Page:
From the expressions on the animals' faces (wide-eyed looks) and comments on the front of the matching dust jacket and book case, it's a given this book is anything but ordinary. When readers' eyes move to the left of the opened jacket and case a wary Speke's Pectinator whispers EEP! Above him are postage stamp comical portraits of five of the featured creatures.
Delicate details and fine lines are filled with realistic but somewhat muted hues. Each animal is given an entire page with elements sometimes extending over the gutter. (or half a body as in the case of the gaur) Contributing to the humor Martin may have his animals making remarks. These usually refer to something mentioned in the longer narrative. As on the back of the jacket and case smaller framed-drawings are used to prove a point and extend comic comments for almost all the creatures.
One of my many favorite illustrations is for the Dagger-Toothed Flower Bat. The background color is a chocolate brown. Along the top of the page four bats with wings wrapped around them like blankets are hanging upside down. All of them with the exception of the one on the far right has bowed heads and closed eyes. The one on the right is looking down with a question mark within a thought bubble. It is looking at the bottom of the page. Along the bottom is the tail of the Long-Tailed Dunnart extending from the next page.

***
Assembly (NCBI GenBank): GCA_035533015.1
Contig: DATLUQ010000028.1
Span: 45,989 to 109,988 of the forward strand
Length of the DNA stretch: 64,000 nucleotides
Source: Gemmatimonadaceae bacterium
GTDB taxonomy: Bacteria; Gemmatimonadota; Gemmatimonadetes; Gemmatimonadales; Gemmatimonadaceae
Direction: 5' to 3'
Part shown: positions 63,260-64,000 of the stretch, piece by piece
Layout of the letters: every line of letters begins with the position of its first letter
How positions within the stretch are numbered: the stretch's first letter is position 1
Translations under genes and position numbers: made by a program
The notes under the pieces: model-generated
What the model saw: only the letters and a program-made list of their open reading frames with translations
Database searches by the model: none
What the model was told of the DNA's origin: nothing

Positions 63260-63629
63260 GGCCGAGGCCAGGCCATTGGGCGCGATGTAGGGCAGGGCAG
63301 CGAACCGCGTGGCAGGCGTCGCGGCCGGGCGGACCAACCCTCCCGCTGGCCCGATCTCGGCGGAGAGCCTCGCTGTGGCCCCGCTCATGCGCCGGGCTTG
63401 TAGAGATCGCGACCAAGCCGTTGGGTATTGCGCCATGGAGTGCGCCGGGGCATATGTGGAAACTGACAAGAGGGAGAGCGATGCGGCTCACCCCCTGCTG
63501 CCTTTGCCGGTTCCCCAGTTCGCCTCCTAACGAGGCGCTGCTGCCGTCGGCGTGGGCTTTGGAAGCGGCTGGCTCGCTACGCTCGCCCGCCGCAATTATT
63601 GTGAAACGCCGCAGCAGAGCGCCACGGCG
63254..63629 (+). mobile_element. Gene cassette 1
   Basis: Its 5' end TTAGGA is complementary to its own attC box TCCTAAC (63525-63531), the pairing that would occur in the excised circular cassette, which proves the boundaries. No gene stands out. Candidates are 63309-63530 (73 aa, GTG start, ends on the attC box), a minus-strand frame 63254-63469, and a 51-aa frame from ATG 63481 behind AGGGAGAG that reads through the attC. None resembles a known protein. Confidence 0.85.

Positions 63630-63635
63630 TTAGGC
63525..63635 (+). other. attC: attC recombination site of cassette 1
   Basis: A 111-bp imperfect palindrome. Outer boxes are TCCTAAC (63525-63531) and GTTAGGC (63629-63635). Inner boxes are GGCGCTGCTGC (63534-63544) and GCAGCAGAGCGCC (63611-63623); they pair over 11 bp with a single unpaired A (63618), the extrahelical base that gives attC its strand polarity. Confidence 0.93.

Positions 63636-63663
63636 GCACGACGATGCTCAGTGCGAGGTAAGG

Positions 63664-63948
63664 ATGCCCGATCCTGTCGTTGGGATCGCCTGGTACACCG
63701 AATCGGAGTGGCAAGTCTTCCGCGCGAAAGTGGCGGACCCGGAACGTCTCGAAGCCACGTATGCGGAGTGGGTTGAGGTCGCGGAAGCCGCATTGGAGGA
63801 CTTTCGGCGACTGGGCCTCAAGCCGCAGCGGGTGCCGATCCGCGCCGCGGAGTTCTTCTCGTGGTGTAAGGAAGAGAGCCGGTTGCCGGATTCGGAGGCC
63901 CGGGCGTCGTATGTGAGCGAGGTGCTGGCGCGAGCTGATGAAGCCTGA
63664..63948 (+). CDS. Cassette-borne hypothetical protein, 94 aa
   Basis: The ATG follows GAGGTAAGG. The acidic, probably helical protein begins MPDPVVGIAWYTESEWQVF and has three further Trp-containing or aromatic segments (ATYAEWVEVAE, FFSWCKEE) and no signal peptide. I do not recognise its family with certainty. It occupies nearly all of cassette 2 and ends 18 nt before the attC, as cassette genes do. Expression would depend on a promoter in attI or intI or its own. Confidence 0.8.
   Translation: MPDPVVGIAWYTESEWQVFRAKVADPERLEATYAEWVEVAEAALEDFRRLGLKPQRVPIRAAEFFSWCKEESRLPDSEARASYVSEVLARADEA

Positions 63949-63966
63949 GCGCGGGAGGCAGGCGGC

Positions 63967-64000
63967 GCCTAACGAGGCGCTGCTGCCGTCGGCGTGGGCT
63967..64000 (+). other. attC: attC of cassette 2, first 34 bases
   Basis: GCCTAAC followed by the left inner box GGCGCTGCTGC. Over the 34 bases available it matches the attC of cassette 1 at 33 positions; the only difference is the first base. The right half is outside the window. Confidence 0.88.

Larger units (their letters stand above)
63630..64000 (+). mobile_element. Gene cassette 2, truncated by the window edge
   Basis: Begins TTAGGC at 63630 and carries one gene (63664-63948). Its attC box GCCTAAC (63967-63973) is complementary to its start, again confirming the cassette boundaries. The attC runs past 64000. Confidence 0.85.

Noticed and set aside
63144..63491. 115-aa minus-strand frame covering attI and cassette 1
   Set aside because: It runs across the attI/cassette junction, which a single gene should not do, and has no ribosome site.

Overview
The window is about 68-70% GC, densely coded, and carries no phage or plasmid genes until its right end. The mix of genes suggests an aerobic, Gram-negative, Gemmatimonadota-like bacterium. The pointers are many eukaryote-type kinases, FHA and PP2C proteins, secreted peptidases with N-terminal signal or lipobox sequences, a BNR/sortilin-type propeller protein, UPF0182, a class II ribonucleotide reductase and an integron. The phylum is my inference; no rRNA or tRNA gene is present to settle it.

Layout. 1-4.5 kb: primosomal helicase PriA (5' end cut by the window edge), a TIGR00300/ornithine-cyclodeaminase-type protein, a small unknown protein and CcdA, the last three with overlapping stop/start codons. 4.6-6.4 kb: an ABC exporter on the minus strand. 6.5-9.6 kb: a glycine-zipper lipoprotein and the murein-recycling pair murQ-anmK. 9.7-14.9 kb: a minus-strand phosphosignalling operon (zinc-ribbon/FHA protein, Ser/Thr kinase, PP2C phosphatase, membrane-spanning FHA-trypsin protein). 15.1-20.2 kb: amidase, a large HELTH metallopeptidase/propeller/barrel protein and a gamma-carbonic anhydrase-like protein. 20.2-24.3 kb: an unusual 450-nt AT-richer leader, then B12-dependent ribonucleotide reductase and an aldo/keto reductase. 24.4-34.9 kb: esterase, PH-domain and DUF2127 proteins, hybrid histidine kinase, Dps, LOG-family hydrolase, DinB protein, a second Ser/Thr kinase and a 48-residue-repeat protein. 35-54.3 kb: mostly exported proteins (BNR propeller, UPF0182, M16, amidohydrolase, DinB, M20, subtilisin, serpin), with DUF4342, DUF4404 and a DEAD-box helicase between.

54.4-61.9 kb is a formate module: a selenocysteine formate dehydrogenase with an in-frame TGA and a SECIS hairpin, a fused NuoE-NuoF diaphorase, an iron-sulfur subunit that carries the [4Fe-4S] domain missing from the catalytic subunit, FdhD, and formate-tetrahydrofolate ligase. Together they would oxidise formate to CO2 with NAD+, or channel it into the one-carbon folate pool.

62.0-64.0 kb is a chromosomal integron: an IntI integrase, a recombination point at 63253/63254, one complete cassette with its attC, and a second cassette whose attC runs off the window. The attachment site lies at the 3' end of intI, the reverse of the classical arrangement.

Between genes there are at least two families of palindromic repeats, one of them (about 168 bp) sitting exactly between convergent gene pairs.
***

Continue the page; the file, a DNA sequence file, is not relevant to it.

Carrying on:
The copy being used for this blog post was found at the public library but after reading Lesser Spotted Animals: The Coolest Creatures You've Never Heard Of written and illustrated by Martin Brown, this reader will be acquiring several copies; one for my personal collection and more to hand out to eager readers. One of many very important aspects of this title is found in the final paragraph:
So maybe the black-footed ferret shouldn't be in this book at all. It's not so lesser spotted anymore. But, perhaps, it shows that being better known helps you have a future---and that is what this book is about. 1,000 black-footed ferrets isn't many---but it's better than 18.
Martin Brown dedicates two pages to a glossary at the end. He also explains the eight terms assigned to threatened species.
Martin Brown does not have a website but he is the illustrator for the hugely popular series, Horrible Histories. You can find a little bit about him there. Martin talks about his work and this book in a guest post for The Federation of Children's Book Groups. He also talks about this book at London Mums. Martin is interviewed at Paper Nations on March 6, 2017. For a look at the jacket/case of the UK edition follow this link. The Classroom Bookshelf at School Library Journal features this title.